Friday, 30 April 2010

Day 209 Week 29

At half past eight last night I was in the kitchen cooking dinner, R was in her room doing work for uni and H was reading his book in the sitting room.

Then the front door opened.

I was startled and turned to see a silhouetted figure standing in the doorway.

Then a very familiar voice said 'hi everyone, I'm home'.

And so it happened that C was at last back home and amongst us.

Nothing to say but thank you Lord.

Fellow soldier's Mum due to have her boy back tomorrow God willing.

One more blog in a week's time.

Speak soon. A soldier's Mum x

Thursday, 29 April 2010

Day 208 Week 29

Thought C would be home by now. But he's not and then discovered the reason is he's gone to visit a comrade, who, as H put it 'had half his leg blown away'. What can you say or think when you hear such a sang-froid acknowledgement of complete ruination.

You see Afghanistan is never very far away. And as C was flying home another boy from our village was flying out and so the baton was metaphorically handed over.

H said the Rifles' de-brief last night was very interesting and it was presented by the officer who wrote the blog for the Today programme. The gist of it was an explanation as to why the soldiers had lived in small isolated patrol bases amongst the indigenous population, instead of at the larger forward operating bases as was previously the case. During the former methodology the soldiers would travel out daily and return to camp nightly, but the problem was no assimilation was developed with the people they were there to protect, and during the unguarded nights the insurgents would return and intimidate the locals so undoing any achievements. The change of tactic has proven very successful in consolidating gains with schools built, roads created and safety zones provided, but the evidence in cost to life and limb seems exponential.

Thirty Riflemen lost their lives during the tour.

H home and reading and R home and dying her skin orange. C hopefully on his way. Fellow soldier's Mum tingling with excitement and her tone has changed completely as M is also due home tomorrow.

More prayers of thanks and reflection.

Speak soon. A soldier's Mum x

Wednesday, 28 April 2010

Day 207 Week 29

Well day three of home coming and it's both wonderful and very strange. Am so, so, so happy and then suddenly will feel a well of tears that it's all over. Is it disbelief? Is this real? In reality am I still in 'son posted overseas on active service' mode and this is all a dream?

The answer of course is no, this is not imagination. My son really is, thank the Lord, back in the United Kingdom and not via Selly Oak or, God bless them, Wootton Bassett.

Reflecting on the impact of the tour the overriding effect has been one of exhaustion. Exhaustion at the shear grinding relentlessness of the constant dread. Exhaustion at the never-ending mental exploration of avenues of horror which may lie around the corner. Exhaustion at the lack of sleep because the brain pings into life with a subversive chant of foreboding in the dark of the night, only to be repeated remorselessly. And exhaustion derived from a perpetual state of not knowing 'is my son still alive at this moment in time'.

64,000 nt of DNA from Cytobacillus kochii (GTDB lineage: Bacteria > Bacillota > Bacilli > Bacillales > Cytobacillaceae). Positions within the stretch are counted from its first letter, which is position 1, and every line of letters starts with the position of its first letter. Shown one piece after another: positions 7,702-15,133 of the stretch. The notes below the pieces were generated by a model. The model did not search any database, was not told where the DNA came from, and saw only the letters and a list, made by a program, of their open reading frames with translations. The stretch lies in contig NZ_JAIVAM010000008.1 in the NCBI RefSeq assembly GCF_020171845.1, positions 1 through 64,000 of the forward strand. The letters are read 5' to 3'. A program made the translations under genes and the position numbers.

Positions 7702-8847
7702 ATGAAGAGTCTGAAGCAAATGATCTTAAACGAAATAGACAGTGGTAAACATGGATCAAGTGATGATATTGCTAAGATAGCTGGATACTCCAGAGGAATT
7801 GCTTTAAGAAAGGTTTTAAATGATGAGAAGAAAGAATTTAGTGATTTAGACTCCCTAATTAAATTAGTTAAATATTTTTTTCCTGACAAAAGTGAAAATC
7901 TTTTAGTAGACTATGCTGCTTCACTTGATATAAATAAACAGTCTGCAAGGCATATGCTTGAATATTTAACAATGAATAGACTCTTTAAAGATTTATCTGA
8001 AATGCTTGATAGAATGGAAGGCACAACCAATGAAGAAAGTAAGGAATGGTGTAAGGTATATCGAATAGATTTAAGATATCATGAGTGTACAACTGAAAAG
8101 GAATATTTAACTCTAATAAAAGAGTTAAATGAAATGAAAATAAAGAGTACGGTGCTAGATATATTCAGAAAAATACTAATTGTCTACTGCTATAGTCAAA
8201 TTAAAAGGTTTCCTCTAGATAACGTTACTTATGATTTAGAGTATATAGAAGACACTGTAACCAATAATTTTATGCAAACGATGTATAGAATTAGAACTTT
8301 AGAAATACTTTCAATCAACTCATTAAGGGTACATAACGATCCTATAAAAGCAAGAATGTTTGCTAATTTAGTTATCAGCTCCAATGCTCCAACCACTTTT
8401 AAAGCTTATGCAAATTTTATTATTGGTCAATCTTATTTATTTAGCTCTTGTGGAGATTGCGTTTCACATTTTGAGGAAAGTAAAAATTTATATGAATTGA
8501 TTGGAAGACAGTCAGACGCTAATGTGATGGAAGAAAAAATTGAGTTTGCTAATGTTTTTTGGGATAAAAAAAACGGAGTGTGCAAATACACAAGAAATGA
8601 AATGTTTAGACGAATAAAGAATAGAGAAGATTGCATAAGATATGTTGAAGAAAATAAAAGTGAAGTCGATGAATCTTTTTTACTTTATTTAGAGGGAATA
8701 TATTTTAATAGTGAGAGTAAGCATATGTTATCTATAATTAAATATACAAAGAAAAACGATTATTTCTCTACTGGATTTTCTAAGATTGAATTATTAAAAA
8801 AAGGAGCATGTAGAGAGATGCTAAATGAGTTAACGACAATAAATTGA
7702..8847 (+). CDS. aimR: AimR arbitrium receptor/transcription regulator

Well thank God he was and we were blessed and he was lucky.

I've just returned home from yet another physio session and experienced acupuncture for the first time and hopefully it will work. H gone up to London with his father to the post-tour briefing for 3 Rifles family members. R away at uni preparing for exams. And with the grace of heaven C should be home with us tomorrow.

Fellow soldier's Mum's son now safely back in the UK too.

So many thanks Lord.

Speak soon. A soldier's Mum x

Tuesday, 27 April 2010

Day 206 Week 29

The euphoria continues thank God. Am just really happy all the time. Gone is the gnawing, insidious, dread that was the ghostly soulmate for so long. Can it be true that C is actually, finally, thankfully on the last stretch?

Apparently it can.

Yes life still has its irritations, and nothing is ever totally perfect, but to be rid of Afghaniphobia is the greatest blessing anyone connected to that seething political abyss could wish for.

And yet the knowledge that more of our young, fresh faced boys and girls are at this very moment terror-ridden in that acrid dust bowl of contradictions somehow taints the personal relief that 'our' own has returned, and we really do nearly have him home. The truth is they're all 'ours' and it is at our behest that they tread the fine line between lucky life and stolen death.

God bless those still serving.

And God knows we must never forget those of us who gave their tomorrow for our today, or the countless maimed and traumatised who can still be tucked away as if forgotten.